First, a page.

It’s hard to know that when you are living it, a little like fish do not notice that they are surrounded by water or we as humans don’t think much about the air we breathe. Today’s high school students have never known a world that was entirely analog — nor even a world without ubiquitous smart phones. Virtually every student in the United States has frequent access to social media, Wikipedia, and answers (sometimes more accurate than others) from a device in their hands or least fairly close by. Those who cannot afford phones connected to the Internet commonly have access to Internet-connected devices at their public libraries and schools nearby.
Students today grow up in a world that is always on and radically interconnected. The ubiquity of technological access for young people in the United States leads to many complications. A primary effect is the large amount of time that young people spend online one way or another. Studies of online behavior consistently show that tweens spend about six hours a day using media and teens spend as much as nine hours a day. They tend not to distinguish between online life and offline life; it is simply “life.” Today, a single act can be felt and experienced globally, almost instantaneously. Many young people rarely spend time that is truly “alone.”
The effects of these changes are mixed. In many respects, the digital age brings positives to the lives of young people. Young people have access to more knowledge than any human has ever been able to get their hands on, at virtually no cost, any time, for instance. Young people are engaged in wonderfully creative, life-giving, positive activities online sometimes. Through technology, they reach friends across the world and stay in touch with older relatives in ways that enrich their relationships.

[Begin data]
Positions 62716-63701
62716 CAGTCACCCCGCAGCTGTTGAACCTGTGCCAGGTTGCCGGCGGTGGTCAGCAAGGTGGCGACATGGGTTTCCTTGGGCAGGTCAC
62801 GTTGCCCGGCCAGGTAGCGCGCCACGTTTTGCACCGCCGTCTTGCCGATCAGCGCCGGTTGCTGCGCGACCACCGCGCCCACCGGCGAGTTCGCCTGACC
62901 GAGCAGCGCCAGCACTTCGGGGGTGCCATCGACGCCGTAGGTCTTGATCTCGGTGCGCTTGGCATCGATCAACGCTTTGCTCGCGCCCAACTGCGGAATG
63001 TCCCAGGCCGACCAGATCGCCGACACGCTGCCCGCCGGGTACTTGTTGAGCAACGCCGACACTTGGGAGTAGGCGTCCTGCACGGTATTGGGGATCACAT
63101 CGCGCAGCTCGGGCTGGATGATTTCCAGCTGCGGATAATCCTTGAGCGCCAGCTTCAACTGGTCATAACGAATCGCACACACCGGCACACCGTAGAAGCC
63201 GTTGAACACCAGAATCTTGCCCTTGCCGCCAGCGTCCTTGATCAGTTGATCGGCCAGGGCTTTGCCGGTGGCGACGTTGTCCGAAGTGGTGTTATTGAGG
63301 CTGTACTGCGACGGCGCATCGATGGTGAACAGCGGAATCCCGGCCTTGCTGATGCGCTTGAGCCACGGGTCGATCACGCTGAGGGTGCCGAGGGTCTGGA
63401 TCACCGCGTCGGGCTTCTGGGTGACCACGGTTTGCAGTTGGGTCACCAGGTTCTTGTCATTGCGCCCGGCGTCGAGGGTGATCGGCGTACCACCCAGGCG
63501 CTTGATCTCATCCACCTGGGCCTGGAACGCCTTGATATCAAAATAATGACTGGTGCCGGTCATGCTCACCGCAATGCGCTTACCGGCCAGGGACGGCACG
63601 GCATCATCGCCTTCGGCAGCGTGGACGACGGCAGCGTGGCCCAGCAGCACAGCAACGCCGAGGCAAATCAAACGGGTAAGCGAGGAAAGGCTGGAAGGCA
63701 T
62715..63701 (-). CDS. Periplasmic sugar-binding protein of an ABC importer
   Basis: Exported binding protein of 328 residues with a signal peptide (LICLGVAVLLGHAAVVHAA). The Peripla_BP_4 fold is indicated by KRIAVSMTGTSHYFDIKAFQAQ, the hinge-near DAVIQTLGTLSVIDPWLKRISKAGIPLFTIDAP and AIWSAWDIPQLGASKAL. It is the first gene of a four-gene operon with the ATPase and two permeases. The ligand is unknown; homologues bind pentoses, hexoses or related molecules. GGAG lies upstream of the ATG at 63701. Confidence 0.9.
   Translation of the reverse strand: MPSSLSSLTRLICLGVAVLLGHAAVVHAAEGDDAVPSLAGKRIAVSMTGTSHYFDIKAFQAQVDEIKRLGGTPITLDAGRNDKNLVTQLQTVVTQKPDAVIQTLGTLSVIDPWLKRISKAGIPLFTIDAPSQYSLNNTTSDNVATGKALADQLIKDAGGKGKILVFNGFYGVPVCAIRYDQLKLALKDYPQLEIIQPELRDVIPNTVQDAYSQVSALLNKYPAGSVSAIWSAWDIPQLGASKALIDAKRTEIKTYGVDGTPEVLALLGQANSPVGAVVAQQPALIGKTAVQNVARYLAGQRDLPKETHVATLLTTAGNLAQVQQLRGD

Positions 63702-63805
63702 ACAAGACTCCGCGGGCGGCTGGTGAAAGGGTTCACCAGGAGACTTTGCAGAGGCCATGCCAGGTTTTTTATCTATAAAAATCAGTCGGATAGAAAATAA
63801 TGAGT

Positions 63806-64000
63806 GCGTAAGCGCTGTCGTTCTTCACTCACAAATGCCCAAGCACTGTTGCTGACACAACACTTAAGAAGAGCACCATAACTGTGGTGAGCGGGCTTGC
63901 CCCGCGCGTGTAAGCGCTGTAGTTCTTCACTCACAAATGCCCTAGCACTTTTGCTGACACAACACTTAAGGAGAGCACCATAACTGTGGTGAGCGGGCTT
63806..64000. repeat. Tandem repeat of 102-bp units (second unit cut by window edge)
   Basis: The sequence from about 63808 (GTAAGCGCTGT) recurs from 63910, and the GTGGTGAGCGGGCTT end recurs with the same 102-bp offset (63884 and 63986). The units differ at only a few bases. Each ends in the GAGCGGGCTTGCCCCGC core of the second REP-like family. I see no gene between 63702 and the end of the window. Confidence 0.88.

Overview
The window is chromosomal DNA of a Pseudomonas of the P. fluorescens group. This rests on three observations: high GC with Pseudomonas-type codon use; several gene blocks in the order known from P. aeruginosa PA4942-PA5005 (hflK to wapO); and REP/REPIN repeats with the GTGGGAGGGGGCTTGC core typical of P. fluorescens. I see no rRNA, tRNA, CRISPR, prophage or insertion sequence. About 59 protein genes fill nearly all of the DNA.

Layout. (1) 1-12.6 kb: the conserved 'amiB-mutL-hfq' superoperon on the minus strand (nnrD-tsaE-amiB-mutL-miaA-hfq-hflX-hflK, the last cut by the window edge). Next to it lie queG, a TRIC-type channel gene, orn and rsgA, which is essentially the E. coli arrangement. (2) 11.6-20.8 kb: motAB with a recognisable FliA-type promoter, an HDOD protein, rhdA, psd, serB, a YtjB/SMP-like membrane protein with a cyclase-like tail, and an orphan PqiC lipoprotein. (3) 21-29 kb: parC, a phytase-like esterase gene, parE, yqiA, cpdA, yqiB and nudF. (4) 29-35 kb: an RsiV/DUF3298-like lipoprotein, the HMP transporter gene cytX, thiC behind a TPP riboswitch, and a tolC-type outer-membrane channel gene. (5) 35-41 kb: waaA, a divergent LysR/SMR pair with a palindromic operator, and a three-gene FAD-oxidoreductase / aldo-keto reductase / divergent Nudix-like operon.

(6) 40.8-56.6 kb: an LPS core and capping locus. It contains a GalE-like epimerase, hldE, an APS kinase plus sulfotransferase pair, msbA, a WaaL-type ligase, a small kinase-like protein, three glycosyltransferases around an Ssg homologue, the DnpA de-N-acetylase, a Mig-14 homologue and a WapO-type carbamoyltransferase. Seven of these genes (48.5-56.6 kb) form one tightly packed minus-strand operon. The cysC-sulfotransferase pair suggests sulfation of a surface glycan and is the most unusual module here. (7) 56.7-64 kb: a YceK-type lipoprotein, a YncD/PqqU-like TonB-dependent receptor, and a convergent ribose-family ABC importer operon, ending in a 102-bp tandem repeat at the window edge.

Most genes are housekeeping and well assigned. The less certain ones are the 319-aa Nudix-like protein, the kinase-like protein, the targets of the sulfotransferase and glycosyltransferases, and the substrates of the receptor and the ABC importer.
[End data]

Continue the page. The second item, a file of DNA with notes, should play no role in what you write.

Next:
Technology has the potential to level certain playing fields. As we strive toward greater equality in modern society, for instance, technology can help. It won’t help automatically — in fact, it could lead to greater inequality if left unchecked. But at least in theory, access to all the world’s knowledge, the ability to create new firms and institutions with low barriers to entry, and the potential to connect to like-minded people anywhere around the world can be positives for individual agency. Young people can (and do) start influential social movements with a hashtag and Twitter account; they can start disruptive, and ultimately profitable, commercial start-ups without seeking much capital from adults.
Widespread technological access is not an unalloyed good. As parents fear, young people can get pulled into dangerous activities online. They can, and do, meet people online who seek to do them harm. In these cases, they need supportive friends and adults to help them avoid these perils and make good choices about what information they share and with whom they spend time. Parents often worry more than they need to about these types of harms — stranger-danger remains rare in the digital era, and has not increased due to access to these technologies — but the risk is real for too many young people. Less drastic but still potentially harmful, many young people spend too much of their day online — especially playing Fortnite or distracting themselves on social media “while” doing their homework — to the detriment of other activities.